Perspective from Robert Bowser, PhD
Disclosures: Bjornevik reports receiving research grants from the ALS Association and ALS Finding a Cure. Please see the full study for all other authors’ relevant financial disclosures.
August 20, 2021
3 min read
Save

Increased levels of neurofilament light indicate risk for ALS

Perspective from Robert Bowser, PhD
Disclosures: Bjornevik reports receiving research grants from the ALS Association and ALS Finding a Cure. Please see the full study for all other authors’ relevant financial disclosures.
You've successfully added to your alerts. You will receive an email when new content is published.

Click Here to Manage Email Alerts

We were unable to process your request. Please try again later. If you continue to have this issue please contact customerservice@slackinc.com.

Increased levels of neurofilament light in plasma samples correlated with a greater risk for ALS, according to findings from an analysis of plasma samples obtained within 5 years of an ALS diagnosis that was published in Neurology.

Samples obtained further from the diagnosis did not demonstrate such a relationship, the researchers noted.

blood test in lab
Source: Adobe Stock

“Despite efforts to create diagnostic criteria that increase the sensitivity and reduce time to diagnosis of the disease, the average time from the first symptom until diagnosis is still 12 months, a figure that has remained similar over the last decade,” the researchers wrote. “Neurofilament light chain (NfL), a sensitive and specific marker of neuroaxonal damage, has consistently been reported to be increased in ALS patients, suggesting that it could be a useful biomarker in ALS. However, most of these studies included patients well into the disease course, making it difficult to determine whether NfL is a reliable marker early in the disease.”

Kjetil Bjornevik, MD, PhD, a member of the neuroepidemiology research group at Harvard’s T.H. Chan School of Public Health, and colleagues aimed to determine whether NfL levels in plasma were elevated prior to ALS diagnosis and to examine whether these pre-diagnostic NfL levels corelated with metabolic changes. They performed a matched case-control study nested within three larger prospective U.S. cohorts, including the Nurses’ Health Study, the Health Professionals Follow-up Study and the Multiethnic Cohort Study. The researchers identified individuals who were diagnosed with ALS during follow-up and had plasma samples available from before the diagnosis.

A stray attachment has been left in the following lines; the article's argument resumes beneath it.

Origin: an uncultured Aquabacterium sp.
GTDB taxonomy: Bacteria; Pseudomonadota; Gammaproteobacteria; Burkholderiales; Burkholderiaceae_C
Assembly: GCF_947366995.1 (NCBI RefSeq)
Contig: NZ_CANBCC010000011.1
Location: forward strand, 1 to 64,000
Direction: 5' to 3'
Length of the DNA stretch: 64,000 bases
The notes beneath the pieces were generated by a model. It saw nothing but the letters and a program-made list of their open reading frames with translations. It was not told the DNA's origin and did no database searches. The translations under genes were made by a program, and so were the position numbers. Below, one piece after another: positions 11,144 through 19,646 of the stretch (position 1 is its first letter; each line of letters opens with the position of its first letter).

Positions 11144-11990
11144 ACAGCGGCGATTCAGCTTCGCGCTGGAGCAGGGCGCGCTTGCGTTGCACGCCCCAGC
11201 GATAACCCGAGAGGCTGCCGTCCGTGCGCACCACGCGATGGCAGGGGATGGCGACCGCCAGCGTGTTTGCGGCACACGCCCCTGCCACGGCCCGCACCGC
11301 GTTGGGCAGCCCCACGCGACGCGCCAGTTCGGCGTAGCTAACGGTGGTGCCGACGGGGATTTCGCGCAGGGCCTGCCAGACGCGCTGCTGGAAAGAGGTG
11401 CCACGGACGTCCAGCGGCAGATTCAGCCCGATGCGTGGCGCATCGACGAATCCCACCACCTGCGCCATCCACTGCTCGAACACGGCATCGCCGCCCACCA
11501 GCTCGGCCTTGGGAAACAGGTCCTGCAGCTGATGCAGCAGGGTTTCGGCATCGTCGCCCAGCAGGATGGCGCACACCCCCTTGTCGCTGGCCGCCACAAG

Bjornevik and colleagues randomly selected control participants for each ALS case from those who were still alive at the time of the case diagnosis. The researchers matched these participants according to birth year, sex, race/ethnicity, fasting status, cohort and time of blood draw. They measured NfL in plasma samples and used conditional logistic regression to assess RRs and 95% CIs for ALS, adjusting for BMI, smoking, physical activity and urate levels.

Among more than 118,000 participants who provided blood samples in the three cohorts, the researchers identified 93 individuals who developed ALS (mean age, 64.4 years; 52.7% men). Of those patients, 84 had samples available from before their diagnosis.

The researchers found that increased NfL levels correlated with a greater risk for ALS in plasma samples obtained within 5 years of an ALS diagnosis (RR per 1 standard deviation [SD] increase = 2.68; 95% CI, 1.18-6.08). However, they did not observe this link in samples collected further away from the diagnosis, according to the study results (RR per 1 SD increase = 1.16; 95% CI, 0.78-1.73). Bjornevik and colleagues reported a multivariable-adjusted RR for ALS per 1 SD increase in pre-diagnostic NfL levels within 5 years of ALS diagnosis of 2.39 (95% CI, 1.08-5.29).

Analyses that compared NfL levels with the levels of 404 metabolites from ALS cases identified 21 metabolites with a “nominally significant” correlation with NfL. However, none of those associations remained significant after the researchers accounted for numerous comparisons.

“In our study, we found no association between NfL and ALS in samples obtained [5] years or longer before ALS diagnosis and observed that the biomarker levels only appeared to increase [12 to 24] months before the diagnosis. This suggests that ALS is characterized by a shorter pre-clinical phase than [Alzheimer’s disease], [Parkinson’s disease] and MS,” Bjornevik and colleagues wrote. “Still, the preclinical phase may be longer than suggested by our results, as our analyses were based on time of diagnosis, and symptom onset may start some time before the disease is diagnosed.”

The researchers noted that the inclusion of only 84 cases of ALS may have reduced the statistical power of their analyses and caused estimates to be “more prone” to random variation but added that “this challenge is inherent” in the difficulty of performing prospective studies in a rare disease state such as ALS.

“This study provides Class II evidence that plasma NfL levels are elevated in pre-diagnostic [patients with ALS],” Bjornevik and colleagues wrote.